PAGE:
Often times people make the mistake of assuming that mutually exclusive qualities bear no relationship to one another. Not so! These dichotomies continuously redefine each other. In some cases, one is totally dependent on the other’s existence.What is faith without doubt? Without one, the other does not exit. When juxtaposed, opposites create a dialectic utterly more profound and beautiful than its parts. Walt Whitman embraces this syncretism by stating, “Do I contradict myself? Very well then I contradict myself, (I am large, I contain multitudes).” My qualities, though contradictory, define who I am.Although I can’t make fantastic claims about myself, I must still acknowledge and cherish the dreams that I have. Admittedly, it is tragic when one is so absorbed in a fantasy that he loses touch with reality. But it is equally tragic when one is so absorbed in reality that ho loses the ability to dream. When a healthy amount of reality and fantasy are synthesized, the synergy is such that something beautiful will undoubtedly result.
This application addresses the proverbial question of “Who Am I?” In doing so, he expresses, both implicitly and explicitly, his hobbies, extracurricular activities, and outlook on life. The writer not only reveals his participation in wrestling, work at a nursing home, and knowledge of Quantum Mechanics, but he also exposes the reader to many aspects of his personality and inner thoughts on life. His questioning of the meaning of life and evaluation of his own identity reveal an inquisitive side to his personality.
Overall, this essay is well written and easy to read. The introduction is strong in that the applicant levels with admission officer by admitting he does not consider himself to be a spectacular individual, giving the impression that what follows is written honestly. Another strong point of the essay is that it reveals many of the activities in which the writer is involved. This serves to give the admissions officer a more personalized picture of the applicant. The biblical and Walt Whitman quotations are very well used and demonstrate the strong intellect of the writer.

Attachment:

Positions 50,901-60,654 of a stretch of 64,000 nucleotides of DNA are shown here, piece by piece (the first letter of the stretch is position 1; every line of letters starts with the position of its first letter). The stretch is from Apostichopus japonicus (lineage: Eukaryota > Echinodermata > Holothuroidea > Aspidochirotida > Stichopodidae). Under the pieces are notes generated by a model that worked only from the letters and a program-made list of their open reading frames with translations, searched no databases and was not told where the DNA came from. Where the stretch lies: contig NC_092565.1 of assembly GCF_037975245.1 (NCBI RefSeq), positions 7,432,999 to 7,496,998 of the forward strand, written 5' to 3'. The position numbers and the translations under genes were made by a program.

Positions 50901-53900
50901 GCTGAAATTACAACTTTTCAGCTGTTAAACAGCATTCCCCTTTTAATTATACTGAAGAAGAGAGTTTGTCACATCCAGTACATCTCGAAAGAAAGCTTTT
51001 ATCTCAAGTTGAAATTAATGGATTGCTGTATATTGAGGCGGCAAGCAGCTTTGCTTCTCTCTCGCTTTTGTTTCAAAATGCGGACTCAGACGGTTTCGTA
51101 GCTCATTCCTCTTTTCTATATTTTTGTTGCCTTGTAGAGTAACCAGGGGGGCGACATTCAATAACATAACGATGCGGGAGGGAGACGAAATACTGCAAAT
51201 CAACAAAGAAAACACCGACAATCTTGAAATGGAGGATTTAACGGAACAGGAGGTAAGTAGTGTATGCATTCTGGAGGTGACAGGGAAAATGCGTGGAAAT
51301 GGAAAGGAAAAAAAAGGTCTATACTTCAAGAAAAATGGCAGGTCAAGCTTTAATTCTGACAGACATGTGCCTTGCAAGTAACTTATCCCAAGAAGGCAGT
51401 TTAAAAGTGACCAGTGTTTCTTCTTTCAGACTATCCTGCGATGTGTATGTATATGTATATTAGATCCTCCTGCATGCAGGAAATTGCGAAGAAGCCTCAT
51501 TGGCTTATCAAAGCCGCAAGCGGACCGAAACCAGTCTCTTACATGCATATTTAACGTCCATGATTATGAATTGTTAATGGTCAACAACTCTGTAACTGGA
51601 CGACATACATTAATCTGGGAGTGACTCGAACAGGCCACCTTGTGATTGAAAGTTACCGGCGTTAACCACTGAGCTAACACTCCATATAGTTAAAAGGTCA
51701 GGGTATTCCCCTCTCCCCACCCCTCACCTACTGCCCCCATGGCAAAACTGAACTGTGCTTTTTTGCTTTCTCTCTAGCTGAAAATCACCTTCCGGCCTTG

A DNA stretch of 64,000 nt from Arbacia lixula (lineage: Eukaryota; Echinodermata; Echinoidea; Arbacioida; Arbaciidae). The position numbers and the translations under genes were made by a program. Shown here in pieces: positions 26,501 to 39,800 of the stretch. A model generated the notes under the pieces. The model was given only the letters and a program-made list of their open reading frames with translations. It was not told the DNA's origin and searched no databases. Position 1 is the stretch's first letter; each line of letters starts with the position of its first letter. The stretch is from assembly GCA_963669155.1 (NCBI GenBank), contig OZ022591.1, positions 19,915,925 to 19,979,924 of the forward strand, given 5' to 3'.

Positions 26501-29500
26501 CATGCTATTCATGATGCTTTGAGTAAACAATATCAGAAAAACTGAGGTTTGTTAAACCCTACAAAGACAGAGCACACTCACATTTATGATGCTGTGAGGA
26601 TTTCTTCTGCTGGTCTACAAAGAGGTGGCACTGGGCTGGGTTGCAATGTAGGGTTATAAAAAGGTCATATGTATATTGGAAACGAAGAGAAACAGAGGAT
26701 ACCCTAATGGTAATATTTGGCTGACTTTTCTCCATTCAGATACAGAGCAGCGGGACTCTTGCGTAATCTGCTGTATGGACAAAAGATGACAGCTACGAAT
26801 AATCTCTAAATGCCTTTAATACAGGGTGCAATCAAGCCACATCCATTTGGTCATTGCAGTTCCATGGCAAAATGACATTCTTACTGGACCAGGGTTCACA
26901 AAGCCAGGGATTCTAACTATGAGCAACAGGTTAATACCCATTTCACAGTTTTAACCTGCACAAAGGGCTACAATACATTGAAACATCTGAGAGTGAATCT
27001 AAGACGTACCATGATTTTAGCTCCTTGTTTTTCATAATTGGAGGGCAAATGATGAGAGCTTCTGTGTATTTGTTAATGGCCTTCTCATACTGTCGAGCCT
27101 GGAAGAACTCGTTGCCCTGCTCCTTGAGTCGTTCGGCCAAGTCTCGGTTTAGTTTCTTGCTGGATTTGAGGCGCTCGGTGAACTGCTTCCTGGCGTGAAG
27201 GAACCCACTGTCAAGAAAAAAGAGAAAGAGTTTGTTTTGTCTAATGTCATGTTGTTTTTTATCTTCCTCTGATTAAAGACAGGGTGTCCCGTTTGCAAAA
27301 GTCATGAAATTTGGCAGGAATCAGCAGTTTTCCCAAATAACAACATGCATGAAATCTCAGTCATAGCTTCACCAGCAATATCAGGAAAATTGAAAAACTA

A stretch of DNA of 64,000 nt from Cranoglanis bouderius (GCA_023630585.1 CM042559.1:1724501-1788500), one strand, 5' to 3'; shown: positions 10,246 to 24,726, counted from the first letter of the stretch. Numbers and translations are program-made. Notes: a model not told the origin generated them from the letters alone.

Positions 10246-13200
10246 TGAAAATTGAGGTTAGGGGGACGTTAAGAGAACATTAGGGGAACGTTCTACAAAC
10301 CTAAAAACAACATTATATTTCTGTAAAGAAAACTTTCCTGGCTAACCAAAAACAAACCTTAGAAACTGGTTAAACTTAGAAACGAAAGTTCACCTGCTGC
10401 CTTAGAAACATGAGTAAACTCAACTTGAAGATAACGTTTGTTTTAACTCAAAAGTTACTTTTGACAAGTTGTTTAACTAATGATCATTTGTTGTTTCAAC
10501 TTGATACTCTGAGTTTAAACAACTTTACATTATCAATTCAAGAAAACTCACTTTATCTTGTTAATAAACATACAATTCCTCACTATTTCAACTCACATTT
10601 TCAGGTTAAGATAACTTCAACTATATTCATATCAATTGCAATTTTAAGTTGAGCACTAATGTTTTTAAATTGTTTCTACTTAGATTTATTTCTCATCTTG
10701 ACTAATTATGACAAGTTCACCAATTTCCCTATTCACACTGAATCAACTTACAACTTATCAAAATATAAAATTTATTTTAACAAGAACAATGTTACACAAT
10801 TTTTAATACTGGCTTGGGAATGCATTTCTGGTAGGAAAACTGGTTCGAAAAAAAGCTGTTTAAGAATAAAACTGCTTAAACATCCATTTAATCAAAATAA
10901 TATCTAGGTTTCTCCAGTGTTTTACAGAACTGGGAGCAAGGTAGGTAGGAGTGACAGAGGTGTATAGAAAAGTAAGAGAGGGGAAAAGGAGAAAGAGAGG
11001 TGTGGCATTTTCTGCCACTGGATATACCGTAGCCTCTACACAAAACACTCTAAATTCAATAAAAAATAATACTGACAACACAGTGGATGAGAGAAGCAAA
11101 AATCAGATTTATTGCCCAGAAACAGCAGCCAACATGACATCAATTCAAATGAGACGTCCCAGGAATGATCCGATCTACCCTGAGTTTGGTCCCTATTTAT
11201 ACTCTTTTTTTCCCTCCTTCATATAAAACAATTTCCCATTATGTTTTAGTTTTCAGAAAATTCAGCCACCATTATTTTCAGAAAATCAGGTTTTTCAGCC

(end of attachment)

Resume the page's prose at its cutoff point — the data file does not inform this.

While the essay does provide some insight into the philosophical thoughts of the applicant, in many ways it is too theoretical. The writer could improve the essay by specifically listing the dreams or goals he cherishes or perhaps by writing in more detail about one of the many experiences he mentions in the statement. The flow of the essay is also hindered in a number of ways. First, the word choice seems slightly unnatural – almost as if the applicant relied on a thesaurus when writing the essay; as a result, the tone seems to be a bit contrived. Second, while the overall theme of self-identification is maintained throughout the essay, the individual paragraphs jump from one topic to the next in a disjointed fashion. For example, it is interesting to know that the applicant worked at a nursing home, but mentioning such does not seem to fit with the overall progression of the essay. It is important that the personal statement conveys to the admissions officer a sense of who you are and what you are like in person, but it is not necessary to cram every extracurricular activity or accomplishment into the essay; there are other sections of the application for listing such things.